Labor Day Weekend is right around the corner, which means most of you are either holding tightly to the last vestiges of summer or getting ready for the beginning of football season.
Then there are those of you who are aching and longing for the beginning of the NBA season.
You, we like. We write articles like this for you. If you missed Part 1 of our players with make-or-break seasons, take the time to read it, then come back here for Part 2, featuring important role players on Western Conference contenders and a member of the defending NBA champions.
There also is a trio of players on the Philadelphia 76ers, whose new GM appears more interested in break-and-make than make-or-break.
Darren Collison, LA Clippers
Collison signed one of the most puzzling contracts of the offseason when he inked a one-year deal with the Clippers worth $1.9 million (with a player option) to back up Chris Paul. Perhaps the point guard market ran dry and he didn’t see any better opportunities. If that wasn’t the reason for being this underpaid, Collison needs a new agent yesterday.
Collison turned 26 last Friday after a season where he shot 47.1 percent from the field, 35.3 percent from three and 88 percent from the line for Dallas. Guards like that usually get paid $6 million per season, not one-third of that.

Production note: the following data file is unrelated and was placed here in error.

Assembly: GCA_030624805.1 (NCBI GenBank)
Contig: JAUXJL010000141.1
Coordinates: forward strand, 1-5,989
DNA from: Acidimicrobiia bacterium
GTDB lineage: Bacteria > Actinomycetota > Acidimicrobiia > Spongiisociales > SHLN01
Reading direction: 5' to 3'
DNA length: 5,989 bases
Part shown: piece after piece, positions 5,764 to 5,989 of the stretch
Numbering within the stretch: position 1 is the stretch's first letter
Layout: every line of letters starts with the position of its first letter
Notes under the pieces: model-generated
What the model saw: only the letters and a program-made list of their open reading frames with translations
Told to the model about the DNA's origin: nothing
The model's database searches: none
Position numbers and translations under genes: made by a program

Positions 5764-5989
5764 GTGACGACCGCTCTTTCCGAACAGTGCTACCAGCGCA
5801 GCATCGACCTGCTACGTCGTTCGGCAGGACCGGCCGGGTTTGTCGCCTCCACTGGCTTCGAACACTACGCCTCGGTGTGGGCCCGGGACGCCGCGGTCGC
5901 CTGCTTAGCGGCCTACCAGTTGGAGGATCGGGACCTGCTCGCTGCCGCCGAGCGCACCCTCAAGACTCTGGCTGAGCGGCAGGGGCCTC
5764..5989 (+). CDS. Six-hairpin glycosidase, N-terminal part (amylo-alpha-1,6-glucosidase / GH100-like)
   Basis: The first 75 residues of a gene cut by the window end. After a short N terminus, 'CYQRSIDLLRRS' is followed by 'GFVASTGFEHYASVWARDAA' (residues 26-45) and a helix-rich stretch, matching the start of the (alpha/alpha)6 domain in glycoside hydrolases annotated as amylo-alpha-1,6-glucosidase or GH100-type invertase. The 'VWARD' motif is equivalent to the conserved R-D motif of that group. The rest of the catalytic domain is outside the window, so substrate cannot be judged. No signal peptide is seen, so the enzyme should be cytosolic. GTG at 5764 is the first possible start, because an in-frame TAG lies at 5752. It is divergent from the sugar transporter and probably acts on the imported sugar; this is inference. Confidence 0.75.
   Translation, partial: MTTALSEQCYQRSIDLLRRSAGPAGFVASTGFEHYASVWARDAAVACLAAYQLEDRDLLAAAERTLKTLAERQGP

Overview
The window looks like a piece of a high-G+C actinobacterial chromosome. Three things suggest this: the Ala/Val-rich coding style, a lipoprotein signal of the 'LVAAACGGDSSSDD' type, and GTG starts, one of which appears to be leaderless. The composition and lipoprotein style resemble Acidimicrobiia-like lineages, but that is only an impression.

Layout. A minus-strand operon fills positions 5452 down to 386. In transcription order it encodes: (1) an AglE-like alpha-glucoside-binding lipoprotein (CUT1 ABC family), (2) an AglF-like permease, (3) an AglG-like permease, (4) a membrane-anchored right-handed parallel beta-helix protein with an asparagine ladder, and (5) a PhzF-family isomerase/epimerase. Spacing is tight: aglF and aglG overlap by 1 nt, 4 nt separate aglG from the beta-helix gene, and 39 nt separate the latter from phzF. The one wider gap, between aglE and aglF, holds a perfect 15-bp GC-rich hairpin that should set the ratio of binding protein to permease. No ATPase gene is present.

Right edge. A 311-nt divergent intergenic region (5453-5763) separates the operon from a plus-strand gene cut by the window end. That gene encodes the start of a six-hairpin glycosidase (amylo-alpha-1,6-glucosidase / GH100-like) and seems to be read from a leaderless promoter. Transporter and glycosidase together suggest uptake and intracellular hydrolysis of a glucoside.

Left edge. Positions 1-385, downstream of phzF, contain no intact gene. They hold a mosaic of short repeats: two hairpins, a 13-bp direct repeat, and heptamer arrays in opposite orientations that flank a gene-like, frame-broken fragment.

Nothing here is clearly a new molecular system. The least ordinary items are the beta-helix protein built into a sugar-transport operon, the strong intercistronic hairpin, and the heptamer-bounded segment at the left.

He put up career best numbers in Win Shares and Win Shares per 48 minutes, True Shooting and Effective Field Goal percentages, steals and offensive rating. Put bluntly, if Collison doesn’t put up good numbers next season and passed on decent money this past summer that he won’t see next offseason, then he’s a fool.
Collison’s value will shift one way or the other in 2013-2014, which is why he is most definitely a make-or-break.
Jerryd Bayless, Memphis
Few people benefited from the Rudy Gay trade more than Jerryd Bayless. His minutes quickly increased and he played a much larger role for the Grizzlies than anyone could have anticipated, shifting from relative afterthought to an important bench player on a championship contender.
Bayless’ splits before and after the All-Star break tell the story of how he made the most of his increased playing time:
|Bayless||Min||FG %||3 FG%||Pts||Ast||Reb|
For a team that really lacked consistent 3-point shooting last season, Bayless provided a huge spark and eased the scoring load on the team’s frontcourt. Bayless averaged 13.5 points per game on 44.6 percent shooting from three in March, and that production is what the team (and likely Bayless) is hoping for this coming season.
Bayless just turned 25 and technically is still in the prime of his career as he enters the last year of his contract that pays him a shade over $3.1 million. He can get a nice bump in pay if he continues the kind of 3-point marksmanship he showed during the second half of last season.
Mario Chalmers, Miami
Chalmers is clearly a winner. From that legendary 3-pointer to force overtime in Kansas’ national championship win over Memphis to his key role in two titles with the Heat, he always seems to be in the right situations.
Chalmers just completed the best season of his career and at age 27 is on the last year of his contract at $4 million.